“In the British colonies and spheres of influence, the practice of collecting was closely linked to the mainstream psychology of colonialism,” he wrote. Either way, Hunt’s argument is this must separate works of art from their context for decolonization to be successful.
He therefore advocates the creation of “universal museums”, not only in Europe, but also in Africa and Asia, which would separate “the universal encyclopedic museum from its colonial conditions and reinvent it as a new means of cultural understanding”.
Problems in India
The path to restitution is tricky not only in the former colonial power, but also in India, where there is no established process to take back artifacts and some experts claim that Indian authorities are not dealing properly with them. these objects.
Theft of assets also remains an endemic problem, with UNESCO, the United Nations cultural agency, saying poverty in the country fuels the theft of antiquities and poor protection of historic monuments also adds to the problem.
In Blood Buddhas, documentary on stolen historical treasures, filmmaker Nikhil Singh Rajputt discusses the manipulation of objects returned to New Delhi. Most of the approximately 28 artifacts returned between 2014 and 2018 by the United States, Australia, Canada and Germany were turned over to the Archaeological Survey of India (ASI), a government agency responsible for cultural monuments.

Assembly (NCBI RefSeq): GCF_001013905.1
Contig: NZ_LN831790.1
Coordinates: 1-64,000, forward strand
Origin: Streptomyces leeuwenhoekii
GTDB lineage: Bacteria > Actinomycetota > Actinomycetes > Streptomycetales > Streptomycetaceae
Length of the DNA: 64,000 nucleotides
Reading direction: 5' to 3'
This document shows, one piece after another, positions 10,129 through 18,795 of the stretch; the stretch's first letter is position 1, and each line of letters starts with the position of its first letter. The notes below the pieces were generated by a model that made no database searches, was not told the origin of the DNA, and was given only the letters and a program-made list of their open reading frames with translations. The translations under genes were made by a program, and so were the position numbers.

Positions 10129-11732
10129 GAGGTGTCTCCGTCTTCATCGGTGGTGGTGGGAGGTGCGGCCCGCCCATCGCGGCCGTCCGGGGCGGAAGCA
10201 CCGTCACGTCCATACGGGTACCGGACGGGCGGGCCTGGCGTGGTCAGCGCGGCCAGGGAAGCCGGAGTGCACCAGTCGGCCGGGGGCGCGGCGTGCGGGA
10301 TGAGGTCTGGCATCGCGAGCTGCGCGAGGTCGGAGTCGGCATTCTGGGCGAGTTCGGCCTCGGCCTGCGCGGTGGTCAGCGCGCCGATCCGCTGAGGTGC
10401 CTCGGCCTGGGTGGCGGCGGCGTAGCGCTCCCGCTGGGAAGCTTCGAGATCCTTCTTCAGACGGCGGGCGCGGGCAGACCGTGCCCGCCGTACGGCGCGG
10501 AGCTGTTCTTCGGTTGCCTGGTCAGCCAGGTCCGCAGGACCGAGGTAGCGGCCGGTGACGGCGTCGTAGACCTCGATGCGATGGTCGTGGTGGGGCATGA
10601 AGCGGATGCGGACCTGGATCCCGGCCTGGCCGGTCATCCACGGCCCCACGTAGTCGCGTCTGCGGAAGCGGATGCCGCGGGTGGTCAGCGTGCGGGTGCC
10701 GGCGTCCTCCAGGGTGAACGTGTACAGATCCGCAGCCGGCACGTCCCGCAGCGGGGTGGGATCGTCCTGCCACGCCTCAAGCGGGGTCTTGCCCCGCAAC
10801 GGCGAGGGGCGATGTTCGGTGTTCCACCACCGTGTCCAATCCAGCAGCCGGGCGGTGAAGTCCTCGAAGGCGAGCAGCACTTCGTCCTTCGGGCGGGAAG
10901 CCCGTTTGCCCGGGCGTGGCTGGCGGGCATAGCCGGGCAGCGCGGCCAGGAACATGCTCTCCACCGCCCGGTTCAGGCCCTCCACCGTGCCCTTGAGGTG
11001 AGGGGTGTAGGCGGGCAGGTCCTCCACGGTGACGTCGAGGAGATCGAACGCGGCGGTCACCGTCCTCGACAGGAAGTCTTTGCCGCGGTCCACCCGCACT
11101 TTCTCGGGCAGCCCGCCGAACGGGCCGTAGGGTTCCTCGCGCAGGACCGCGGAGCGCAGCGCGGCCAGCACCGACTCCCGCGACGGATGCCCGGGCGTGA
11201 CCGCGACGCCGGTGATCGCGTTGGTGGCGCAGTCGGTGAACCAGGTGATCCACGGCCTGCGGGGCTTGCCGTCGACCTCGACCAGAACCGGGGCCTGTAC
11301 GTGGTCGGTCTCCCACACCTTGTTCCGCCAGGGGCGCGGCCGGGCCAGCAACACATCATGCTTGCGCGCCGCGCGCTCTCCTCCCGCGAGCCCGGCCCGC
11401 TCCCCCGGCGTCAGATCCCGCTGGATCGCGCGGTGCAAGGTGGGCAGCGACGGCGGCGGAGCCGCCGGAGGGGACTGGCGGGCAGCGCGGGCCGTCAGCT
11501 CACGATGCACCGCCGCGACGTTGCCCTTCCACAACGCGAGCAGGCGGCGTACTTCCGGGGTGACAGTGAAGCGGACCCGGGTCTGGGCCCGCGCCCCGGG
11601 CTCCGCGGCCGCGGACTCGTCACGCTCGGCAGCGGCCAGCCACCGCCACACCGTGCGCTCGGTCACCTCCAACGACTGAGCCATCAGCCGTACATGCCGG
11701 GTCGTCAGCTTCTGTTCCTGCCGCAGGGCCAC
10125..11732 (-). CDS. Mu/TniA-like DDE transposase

They are stored in an ASI warehouse at Purana Qila in Delhi (“Old Fort”) without adequate protection against theft or atmospheric stressors.
But in the eyes of some people, these are hardly the reasons for restitution. As Indian deputy Shashi Tharoor put it in Blood Buddhas: “The fact that these things are only protected to a certain level in India does not allow someone else to steal them and say, ‘We can take care of this better.’ In any case, they don’t. Didn’t steal them because they could take better care of them; they stole them first and found the justification later. “
Saxena of the India Pride Project also agrees that the Indian government’s standards for conservation of heritage assets are falling short. But there is hope: “A piecemeal legislation exists, but not a holistic framework. We will get there, ”he said.